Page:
Foz looks at John Ward's eighth album
Lowestoft folk star John Ward is celebrating the release of his eighth album. John and his band go from strength to strength and it really is about time they had a bit of national recognition. The CD, Life Drawing, is the best thing John has ever done and I had no hesitation in making it an album of the week on my BBC Radio Suffolk show last month. It comprises no fewer than 13 tracks, all penned by John with help on one of them from group member Les Woodley. I’ve been a fan of John’s since the 1990s and since then have followed his career with a great deal of interest. In the early days he collaborated with fiddle player Mario Price and they made plenty of great recordings together. In more recent times John has worked with a band but his old sparring partner does make a guest appearance on the new album. For the most part though it’s a band effort and what a group John has assembled.
Guitarist Stephen Mynott, the man behind the Milestones Jazz Club in Lowestoft, has helped give John a new sound without straying too far from John’s beloved folk roots. For the most part Les is on bass and along with John’s wife Lynne, also delivers some killer harmonies. Believe me, this recording is a real breath of fresh air as it touches so many different musical bases. It’s been sounding wonderful on the radio and I have no doubt it sounds pretty darn good live as well. John is a regular performer at the award winning Lowestoft pub The Stanford Arms and there’s a jig on the album named after the place. John’s now gearing up for a busy festival season which includes his annual involvement with FolkEast where he and Lynne programme lots of great acts on the Broad Roots stage.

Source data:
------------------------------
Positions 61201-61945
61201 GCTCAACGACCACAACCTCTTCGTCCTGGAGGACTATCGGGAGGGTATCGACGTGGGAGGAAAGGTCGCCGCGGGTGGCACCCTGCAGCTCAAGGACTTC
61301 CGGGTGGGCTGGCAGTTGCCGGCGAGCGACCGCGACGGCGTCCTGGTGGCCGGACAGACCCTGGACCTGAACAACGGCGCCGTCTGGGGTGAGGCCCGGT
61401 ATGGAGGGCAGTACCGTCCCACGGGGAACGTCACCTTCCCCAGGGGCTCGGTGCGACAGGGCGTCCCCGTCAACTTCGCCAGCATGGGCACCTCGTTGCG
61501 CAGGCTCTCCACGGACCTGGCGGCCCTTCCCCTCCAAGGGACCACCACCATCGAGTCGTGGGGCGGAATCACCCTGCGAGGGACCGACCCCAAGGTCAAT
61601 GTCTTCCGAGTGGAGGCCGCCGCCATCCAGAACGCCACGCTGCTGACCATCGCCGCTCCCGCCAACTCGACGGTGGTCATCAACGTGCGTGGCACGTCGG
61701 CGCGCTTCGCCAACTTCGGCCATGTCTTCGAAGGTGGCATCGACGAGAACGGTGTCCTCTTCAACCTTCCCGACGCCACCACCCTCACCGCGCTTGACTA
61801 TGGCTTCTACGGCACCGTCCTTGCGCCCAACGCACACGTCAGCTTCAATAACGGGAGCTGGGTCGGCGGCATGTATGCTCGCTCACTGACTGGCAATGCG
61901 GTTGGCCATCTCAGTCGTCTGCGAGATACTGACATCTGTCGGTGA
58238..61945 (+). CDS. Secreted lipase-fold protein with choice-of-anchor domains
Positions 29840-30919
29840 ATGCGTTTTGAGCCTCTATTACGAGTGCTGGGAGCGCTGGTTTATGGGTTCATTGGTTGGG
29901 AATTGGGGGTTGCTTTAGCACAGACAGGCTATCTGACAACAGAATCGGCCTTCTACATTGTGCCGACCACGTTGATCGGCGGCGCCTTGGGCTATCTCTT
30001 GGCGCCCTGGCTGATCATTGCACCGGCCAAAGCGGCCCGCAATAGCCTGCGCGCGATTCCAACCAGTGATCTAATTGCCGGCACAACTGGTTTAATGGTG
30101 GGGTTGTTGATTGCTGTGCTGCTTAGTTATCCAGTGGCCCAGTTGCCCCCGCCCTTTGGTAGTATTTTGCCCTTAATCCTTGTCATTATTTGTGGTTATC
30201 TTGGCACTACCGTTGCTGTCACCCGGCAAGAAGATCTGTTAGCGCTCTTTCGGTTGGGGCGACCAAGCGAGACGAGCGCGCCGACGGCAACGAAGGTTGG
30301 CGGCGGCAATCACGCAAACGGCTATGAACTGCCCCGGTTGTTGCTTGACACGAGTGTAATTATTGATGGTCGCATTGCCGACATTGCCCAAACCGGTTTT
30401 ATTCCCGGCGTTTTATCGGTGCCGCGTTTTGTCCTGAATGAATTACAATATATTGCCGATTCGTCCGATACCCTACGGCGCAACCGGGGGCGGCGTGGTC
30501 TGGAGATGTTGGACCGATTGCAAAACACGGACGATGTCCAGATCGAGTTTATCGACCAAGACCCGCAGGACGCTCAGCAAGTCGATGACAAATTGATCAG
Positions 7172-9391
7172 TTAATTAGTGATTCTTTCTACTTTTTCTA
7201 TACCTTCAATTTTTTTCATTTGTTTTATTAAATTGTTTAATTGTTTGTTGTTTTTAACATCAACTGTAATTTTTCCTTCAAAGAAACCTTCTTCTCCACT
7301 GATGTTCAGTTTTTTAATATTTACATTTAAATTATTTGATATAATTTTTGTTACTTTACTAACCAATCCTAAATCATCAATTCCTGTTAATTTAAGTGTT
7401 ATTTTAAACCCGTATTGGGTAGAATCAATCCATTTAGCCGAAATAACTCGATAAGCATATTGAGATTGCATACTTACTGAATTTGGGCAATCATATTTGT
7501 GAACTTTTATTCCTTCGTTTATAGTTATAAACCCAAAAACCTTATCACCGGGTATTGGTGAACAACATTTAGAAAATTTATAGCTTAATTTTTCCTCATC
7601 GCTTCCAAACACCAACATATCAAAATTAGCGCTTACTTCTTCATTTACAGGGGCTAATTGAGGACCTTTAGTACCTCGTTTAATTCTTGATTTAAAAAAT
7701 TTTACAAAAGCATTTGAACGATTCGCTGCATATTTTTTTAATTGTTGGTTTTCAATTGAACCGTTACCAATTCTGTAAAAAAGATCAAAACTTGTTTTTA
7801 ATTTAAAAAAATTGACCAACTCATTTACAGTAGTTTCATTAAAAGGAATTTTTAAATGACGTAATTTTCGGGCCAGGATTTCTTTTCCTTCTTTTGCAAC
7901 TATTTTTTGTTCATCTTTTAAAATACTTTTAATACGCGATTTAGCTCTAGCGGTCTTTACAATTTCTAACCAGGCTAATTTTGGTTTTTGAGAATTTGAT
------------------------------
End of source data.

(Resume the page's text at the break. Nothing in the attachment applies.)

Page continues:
Someone else who loves FolkEast is the UK’s most regularly published poet Martin Newell. Wivenhoe-based Martin does lots of work these days with The Hosepipe Band who are no strangers to Suffolk’s annual acoustic shindig at Glemhall Hall. Martin has so many strings to his bow these days it’s hard for mere mortals like me to keep up with them all. As well as being responsible for some of the UK’s very best modern poetry, Martin also writes a very entertaining weekly column for the East Anglian Daily Times which I always enjoy reading over my Saturday morning cups of coffee down on the Ipswich waterfront. His background is in music and back in the 1970s he was in local bands like Cleaners From Venus, Plod, Brotherhood Of Lizards and Gypp. The latter group came under the spotlight on my BBC Re-Introducing show recently when we recalled the glory days and the 20th anniversary trip to Gutersloe in Germany in 1996. I was part of the entourage and it was great to dig out the reel-to-reel recordings made of their appearance that weekend. During Martin’s latest visit to Broadcasting House in Ipswich last month he also chatted to me about his much lauded solo album, The Greatest Living Englishman, which originally came out in 1993 and has now been re-issued by Cherry Red Records. If I’m honest, I’d forgotten just how good the album is. It was made with the genius behind XTC – Andy Partridge – over six months down in the Swindon area. When it first surfaced Rolling Stone magazine hailed it a rock classic and all the renewed interested now being shown in XTC certainly won’t do any harm to sales of Martin’s masterpiece.
Finally, at the time of writing word is reaching me that Colchester Arts Centre is to host a big tribute to the late, great Reg Webb. Reg’s death last year left a huge void on the region’s music scene so it comes as no surprise whatsoever that well over a dozen of his musical admirers are taking part in a night in his memory and in the process raising money for cancer charities. As I type this, organiser Steve Wright is putting the finishing touches to the event. It’s on Sunday, May 5 and I’m sure the place will be packed, just as it usually was when Reg played there. Check out the venue website for more details.